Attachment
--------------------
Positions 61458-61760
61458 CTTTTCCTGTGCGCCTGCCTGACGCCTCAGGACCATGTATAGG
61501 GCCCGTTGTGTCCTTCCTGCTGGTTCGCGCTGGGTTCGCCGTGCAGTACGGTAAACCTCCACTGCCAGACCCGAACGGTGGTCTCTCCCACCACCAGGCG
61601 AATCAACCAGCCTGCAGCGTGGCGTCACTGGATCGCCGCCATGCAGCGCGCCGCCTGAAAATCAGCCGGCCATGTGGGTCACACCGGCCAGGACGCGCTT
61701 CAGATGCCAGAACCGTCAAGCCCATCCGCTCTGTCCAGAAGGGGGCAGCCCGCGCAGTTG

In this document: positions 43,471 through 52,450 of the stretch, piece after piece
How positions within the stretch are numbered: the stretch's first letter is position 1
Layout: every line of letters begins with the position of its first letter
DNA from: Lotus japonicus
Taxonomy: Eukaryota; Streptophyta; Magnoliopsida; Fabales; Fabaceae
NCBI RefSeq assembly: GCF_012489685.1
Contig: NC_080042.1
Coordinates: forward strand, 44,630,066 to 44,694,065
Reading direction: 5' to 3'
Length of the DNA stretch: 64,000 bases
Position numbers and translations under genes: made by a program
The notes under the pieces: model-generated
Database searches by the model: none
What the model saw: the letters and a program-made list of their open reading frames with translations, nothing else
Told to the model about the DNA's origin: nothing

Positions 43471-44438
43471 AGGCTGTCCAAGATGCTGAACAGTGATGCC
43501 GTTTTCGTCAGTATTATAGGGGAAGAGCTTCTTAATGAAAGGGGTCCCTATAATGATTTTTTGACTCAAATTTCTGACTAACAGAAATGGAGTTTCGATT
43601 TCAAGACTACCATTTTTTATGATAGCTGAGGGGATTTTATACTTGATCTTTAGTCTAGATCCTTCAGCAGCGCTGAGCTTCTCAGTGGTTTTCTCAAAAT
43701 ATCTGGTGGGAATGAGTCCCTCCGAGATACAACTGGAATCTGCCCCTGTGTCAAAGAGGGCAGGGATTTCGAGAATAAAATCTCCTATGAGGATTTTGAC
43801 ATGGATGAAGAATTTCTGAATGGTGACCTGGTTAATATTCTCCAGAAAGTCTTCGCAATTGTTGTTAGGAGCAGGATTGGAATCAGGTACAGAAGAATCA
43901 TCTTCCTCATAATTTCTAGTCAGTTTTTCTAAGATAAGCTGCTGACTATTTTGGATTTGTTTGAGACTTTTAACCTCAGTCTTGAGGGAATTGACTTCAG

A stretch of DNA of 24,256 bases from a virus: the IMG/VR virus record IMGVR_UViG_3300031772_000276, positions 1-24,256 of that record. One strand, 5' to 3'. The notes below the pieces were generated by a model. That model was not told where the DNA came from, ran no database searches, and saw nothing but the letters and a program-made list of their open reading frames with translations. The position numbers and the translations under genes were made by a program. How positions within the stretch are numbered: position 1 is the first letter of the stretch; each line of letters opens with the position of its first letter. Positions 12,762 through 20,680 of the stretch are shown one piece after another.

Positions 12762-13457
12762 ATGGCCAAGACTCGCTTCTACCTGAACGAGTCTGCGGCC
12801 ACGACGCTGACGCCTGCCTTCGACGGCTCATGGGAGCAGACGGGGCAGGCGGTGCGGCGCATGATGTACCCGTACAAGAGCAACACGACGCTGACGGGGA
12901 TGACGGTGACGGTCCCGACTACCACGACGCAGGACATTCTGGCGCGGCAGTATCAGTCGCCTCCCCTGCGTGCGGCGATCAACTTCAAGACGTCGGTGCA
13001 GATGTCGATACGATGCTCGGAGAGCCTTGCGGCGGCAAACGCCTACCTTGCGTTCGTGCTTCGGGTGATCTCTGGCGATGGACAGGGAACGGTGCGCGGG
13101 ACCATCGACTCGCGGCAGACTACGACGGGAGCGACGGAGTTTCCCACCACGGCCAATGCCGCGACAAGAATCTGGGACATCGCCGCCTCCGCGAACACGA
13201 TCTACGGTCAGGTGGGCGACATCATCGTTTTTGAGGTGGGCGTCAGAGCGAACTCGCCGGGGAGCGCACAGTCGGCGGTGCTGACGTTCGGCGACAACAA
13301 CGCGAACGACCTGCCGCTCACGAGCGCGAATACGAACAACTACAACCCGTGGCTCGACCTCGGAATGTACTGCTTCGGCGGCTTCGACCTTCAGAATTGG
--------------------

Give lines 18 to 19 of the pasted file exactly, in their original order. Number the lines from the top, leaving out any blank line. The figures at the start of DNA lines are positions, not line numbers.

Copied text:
Database searches by the model: none
What the model saw: the letters and a program-made list of their open reading frames with translations, nothing else